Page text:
Sunday, October 26, 2008

Got two today....

Told he’d never speak again, singer releases new CD


Singer, songwriter and Somerville resident, Jason Crigler, suffered a brain hemorrhage four years ago and nearly died while performing on stage. Doctors didn’t give him much hope to survive. He did. The doctors told his family he wouldn’t walk again. He learned to walk again. The doctors said he would never speak again. It took him 18 months of intense rehabilitation but he learned how to speak again.

Jason Crigler is a fighter and a survivor and he’s back to what he loves doing the most, playing the guitar, singing and performing.

He’s out with a new CD called “The Music of Jason Crigler,” and there is also a documentary out about Jason’s life and traumatic prognosis and recovery from the hemorrhage. The award-winning film is entitled, “Life. Support. Music.

Crigler suffered from AVM, which stands for Arterio-Venous Malformation on Aug. 4, 2004. AVM is a collection of abnormal blood vessels in the brain, which then burst, like an aneurysm.

“I was playing a gig and after the first couple of songs all of a sudden things got really weird – everything sounded and felt very distant. It got so freaky I had to leave the stage. Thank God my wife Monica was there. I couldn’t hear anything. I finally lay down on the ground and that’s the last thing I remember for a year and a half. It was like a Twilight Zone episode.”

Though Crigler has no recollection of any memory between August 2004 and Christmas 2005, it was a very stressful fifteen months on his family, including his pregnant wife. Wife Monica is from Massachusetts and decided to return home because she needed the help during her pregnancy while taking care of her husband. The medical bills reached more than a million dollars.

Friends, such as singer, Norah Jones helped the Criglers to raise money in paying medical costs.

“I was an in-patient for a year just lying in bed and then spent 10 months of rigorous rehab at Spaulding Rehabilitation Hospital in Boston,” said Crigler. “After suffering from my brain injury, I had to endure other surgeries as complications arose with my mouth, eyes and teeth.”

The rehabilitation is never-ending and though he doesn’t go quite as much as he did before, he still needs rehab every once in a while for his fingers in gripping a guitar. He also finds he gets fatigued a little easier than when he did before. However, he’s very happy to be back and knows how lucky he is.

“I’m blessed to have a great wife, a great daughter in Ellie, who is now 3½-years-old, a great family, great friends, and I love living in Somerville.”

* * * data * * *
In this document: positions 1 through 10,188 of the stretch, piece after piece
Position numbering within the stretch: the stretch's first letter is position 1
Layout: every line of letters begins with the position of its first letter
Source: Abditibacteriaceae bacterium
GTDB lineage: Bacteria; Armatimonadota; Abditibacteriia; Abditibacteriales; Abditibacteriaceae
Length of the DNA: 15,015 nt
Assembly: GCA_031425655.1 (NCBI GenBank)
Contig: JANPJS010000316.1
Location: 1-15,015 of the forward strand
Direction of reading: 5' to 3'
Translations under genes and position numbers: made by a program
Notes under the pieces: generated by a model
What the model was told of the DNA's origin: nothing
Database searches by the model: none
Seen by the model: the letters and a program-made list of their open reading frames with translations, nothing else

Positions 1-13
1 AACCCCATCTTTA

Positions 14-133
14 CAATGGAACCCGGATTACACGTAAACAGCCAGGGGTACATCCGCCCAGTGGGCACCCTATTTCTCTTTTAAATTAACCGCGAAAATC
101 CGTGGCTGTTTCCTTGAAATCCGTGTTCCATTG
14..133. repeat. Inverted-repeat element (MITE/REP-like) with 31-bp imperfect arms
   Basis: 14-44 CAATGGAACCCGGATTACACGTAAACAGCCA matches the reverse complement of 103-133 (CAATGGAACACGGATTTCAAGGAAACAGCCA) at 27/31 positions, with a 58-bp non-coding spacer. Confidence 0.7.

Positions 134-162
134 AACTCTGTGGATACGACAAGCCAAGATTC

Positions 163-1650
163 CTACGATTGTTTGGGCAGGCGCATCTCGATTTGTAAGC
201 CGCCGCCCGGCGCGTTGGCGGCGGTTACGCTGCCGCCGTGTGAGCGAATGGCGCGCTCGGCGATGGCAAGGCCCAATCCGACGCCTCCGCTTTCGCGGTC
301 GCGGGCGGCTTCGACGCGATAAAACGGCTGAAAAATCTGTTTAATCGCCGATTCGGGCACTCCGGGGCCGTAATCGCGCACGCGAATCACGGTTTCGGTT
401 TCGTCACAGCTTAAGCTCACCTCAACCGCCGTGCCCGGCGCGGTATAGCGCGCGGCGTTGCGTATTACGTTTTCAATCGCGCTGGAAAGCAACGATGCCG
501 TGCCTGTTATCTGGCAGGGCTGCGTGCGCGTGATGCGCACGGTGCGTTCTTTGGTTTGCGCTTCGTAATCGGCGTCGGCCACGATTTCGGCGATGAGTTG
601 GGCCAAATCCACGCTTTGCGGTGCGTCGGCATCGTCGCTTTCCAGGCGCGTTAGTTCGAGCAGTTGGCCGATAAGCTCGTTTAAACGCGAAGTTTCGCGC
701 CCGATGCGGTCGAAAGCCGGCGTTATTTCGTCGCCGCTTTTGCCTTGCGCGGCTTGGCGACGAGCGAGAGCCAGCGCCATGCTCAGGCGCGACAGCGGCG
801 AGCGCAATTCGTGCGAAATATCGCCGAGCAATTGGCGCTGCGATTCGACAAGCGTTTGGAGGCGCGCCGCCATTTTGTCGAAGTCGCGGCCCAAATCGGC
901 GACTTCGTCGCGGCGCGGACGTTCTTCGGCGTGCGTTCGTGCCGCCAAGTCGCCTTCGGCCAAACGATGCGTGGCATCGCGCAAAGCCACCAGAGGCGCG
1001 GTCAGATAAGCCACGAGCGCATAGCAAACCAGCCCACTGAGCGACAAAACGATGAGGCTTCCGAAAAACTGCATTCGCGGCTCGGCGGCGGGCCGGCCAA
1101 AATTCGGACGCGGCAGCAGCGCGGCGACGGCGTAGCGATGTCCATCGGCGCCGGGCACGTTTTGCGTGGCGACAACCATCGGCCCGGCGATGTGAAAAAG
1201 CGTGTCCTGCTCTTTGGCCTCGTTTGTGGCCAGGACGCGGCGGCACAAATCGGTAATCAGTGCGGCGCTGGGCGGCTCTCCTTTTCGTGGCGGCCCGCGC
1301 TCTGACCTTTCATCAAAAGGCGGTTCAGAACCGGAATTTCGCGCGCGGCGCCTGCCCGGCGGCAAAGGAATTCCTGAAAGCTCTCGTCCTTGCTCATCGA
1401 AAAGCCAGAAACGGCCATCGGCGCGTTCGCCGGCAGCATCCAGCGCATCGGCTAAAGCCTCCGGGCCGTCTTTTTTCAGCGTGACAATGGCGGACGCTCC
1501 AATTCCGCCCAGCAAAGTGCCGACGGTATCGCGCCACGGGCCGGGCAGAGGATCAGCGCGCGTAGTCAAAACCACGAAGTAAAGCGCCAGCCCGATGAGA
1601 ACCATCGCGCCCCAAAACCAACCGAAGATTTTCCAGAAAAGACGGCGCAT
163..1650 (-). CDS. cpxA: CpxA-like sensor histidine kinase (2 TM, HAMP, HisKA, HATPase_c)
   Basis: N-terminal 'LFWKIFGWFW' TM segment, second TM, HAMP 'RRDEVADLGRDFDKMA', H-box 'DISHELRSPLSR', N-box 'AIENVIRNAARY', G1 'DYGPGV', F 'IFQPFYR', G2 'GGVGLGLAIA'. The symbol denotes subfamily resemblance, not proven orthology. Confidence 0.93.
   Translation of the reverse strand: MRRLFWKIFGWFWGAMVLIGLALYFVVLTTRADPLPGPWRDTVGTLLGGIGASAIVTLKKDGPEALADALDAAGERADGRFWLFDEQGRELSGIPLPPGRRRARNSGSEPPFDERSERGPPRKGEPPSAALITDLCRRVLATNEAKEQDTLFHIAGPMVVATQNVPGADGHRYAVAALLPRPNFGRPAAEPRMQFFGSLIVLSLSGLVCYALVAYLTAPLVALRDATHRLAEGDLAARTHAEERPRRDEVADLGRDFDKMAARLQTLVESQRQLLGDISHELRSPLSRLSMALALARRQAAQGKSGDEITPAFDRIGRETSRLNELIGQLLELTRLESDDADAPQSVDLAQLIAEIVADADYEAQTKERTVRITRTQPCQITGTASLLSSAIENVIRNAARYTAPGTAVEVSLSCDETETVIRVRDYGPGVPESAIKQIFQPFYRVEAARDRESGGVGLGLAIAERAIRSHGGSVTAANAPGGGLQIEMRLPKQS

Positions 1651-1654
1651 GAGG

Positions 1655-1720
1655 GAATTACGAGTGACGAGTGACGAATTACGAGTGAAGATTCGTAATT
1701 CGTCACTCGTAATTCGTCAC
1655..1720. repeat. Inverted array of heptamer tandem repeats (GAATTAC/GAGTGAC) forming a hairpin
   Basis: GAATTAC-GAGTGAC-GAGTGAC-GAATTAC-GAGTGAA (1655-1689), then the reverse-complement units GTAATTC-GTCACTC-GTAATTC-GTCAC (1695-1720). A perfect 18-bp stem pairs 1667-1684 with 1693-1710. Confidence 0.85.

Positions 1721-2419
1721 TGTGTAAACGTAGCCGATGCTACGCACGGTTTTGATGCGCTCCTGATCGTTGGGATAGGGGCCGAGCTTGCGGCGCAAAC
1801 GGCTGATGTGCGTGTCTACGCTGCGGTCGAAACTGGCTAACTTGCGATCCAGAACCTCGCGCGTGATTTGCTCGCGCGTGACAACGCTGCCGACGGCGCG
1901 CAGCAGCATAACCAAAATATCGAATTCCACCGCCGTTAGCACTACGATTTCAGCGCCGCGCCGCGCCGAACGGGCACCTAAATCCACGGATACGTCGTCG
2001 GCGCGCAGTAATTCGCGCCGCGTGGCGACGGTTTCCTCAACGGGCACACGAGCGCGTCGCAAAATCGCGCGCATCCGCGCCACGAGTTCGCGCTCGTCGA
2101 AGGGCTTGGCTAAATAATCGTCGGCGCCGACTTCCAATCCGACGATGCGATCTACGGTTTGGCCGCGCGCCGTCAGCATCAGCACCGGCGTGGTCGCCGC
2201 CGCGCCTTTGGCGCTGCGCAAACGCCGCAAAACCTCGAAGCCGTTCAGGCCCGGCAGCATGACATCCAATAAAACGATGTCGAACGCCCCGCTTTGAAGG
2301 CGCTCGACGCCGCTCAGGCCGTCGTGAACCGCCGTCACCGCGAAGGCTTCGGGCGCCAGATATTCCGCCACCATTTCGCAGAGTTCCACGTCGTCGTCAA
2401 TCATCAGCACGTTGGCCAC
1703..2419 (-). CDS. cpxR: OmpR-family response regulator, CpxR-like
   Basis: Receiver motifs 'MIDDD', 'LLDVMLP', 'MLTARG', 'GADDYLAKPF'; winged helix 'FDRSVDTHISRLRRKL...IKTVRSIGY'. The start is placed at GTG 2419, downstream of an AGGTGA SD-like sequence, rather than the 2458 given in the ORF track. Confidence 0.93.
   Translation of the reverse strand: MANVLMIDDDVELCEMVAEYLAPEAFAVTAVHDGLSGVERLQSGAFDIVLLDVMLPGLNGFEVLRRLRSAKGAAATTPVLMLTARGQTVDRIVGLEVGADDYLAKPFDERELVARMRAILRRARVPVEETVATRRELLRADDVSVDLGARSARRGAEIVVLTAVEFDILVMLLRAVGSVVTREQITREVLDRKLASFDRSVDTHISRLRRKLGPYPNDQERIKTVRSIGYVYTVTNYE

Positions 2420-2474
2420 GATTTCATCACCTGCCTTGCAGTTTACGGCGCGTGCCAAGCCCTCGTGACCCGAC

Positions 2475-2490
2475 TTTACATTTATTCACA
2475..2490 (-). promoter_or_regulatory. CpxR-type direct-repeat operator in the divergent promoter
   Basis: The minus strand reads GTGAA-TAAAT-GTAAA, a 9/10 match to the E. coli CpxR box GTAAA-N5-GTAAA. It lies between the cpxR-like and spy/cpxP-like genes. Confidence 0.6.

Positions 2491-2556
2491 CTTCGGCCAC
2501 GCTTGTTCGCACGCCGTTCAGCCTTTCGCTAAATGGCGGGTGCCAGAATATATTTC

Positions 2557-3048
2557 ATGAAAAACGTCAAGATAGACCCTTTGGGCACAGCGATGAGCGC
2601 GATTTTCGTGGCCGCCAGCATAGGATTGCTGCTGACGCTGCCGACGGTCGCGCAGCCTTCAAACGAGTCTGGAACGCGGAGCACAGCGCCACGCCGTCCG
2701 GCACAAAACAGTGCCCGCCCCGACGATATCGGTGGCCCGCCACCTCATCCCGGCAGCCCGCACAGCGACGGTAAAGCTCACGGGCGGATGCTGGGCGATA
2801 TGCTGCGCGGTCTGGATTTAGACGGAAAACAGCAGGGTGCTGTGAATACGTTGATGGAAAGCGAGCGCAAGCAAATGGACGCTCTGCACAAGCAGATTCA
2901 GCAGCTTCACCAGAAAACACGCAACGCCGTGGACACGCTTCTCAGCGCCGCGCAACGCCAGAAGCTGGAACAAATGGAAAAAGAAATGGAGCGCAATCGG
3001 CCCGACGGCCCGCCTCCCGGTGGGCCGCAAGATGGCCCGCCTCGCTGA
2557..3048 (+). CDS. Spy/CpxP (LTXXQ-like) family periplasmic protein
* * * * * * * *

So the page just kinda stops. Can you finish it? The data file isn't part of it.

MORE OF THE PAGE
Crigler really does enjoy being back on stage.

“My connection to music feels so much stronger than what it did before. I used to be so self-critical of myself but I get so much more self-satisfaction in performing my music ever since my injury.”

Crigler is performing Atwood’s Tavern in Cambridge at 6 pm on Saturday, Nov. 1, and he plays in New York City on Nov. 19.

The CD “The Music of Jason Crigler” is available at Amazon and at




What is an Arterio-Venous Malformation (AVM)?
Under normal circumstances blood flows from the heart, under high pressure, through arteries which become progressively smaller until it reaches the cells where oxygen is absorbed. The deoxygenated blood then flows back to the heart via progressively larger veins. The pressure in the veins is lower than that in arteries. An AVM is a malformed area of blood vessels where the artery feeds blood directly to the vein without passing through the cells first. This means the pressure in those veins is higher than normal. This leads to wear and tear on the vessels over time until they rupture. Most patients do not know they have an AVM until it ruptures. AVM's can be found throughout the body but are most common in the brain.
AVM's are a congenital defect i.e. people are born with them. They are not generally considered to be hereditary but there are cases where they run in families and there are some rare conditions e.g. Cowden's Syndrome which include AVM's.

Some AVM's may cause symptoms such as severe headaches, blurred vision, partial paralysis or speech problems, due to pressure affecting the brain around the AVM, but many people have no warning before the AVM ruptures. Upon rupture there is commonly extreme headache, some loss of function, collapse and possibly rapid death. If any symptoms are present URGENT medical attention is required. Diagnosis may be confirmed by CT (Computer-assisted Tomography) scan in the case of a bleed, angiogram in which dye is injected into the blood vessels so they show up on xray (considered to give best results), MRI (Magnetic Resonance Imaging) or by analysis of a sample of cerebrospinal fluid to detect blood (Lumbar Puncture). The method used will often depend upon the availability of suitable equipment.

Options include surgical removal, radiation therapy to shrink the AVM, embolization (filling the AVM with a glue like substance) to cut off the blood flow and prevent rupture or a combination of these. The best option depends on many factors such as size and location, if it has ruptured, severity of symptoms, etc. Choice of treatment must be made in consultation with your specialist.

This is a very basic introduction to AVMs. For further information go to the medical sites in our links page.

Newcastle Aneurysm and Arterio-Venous Malformation Support Group

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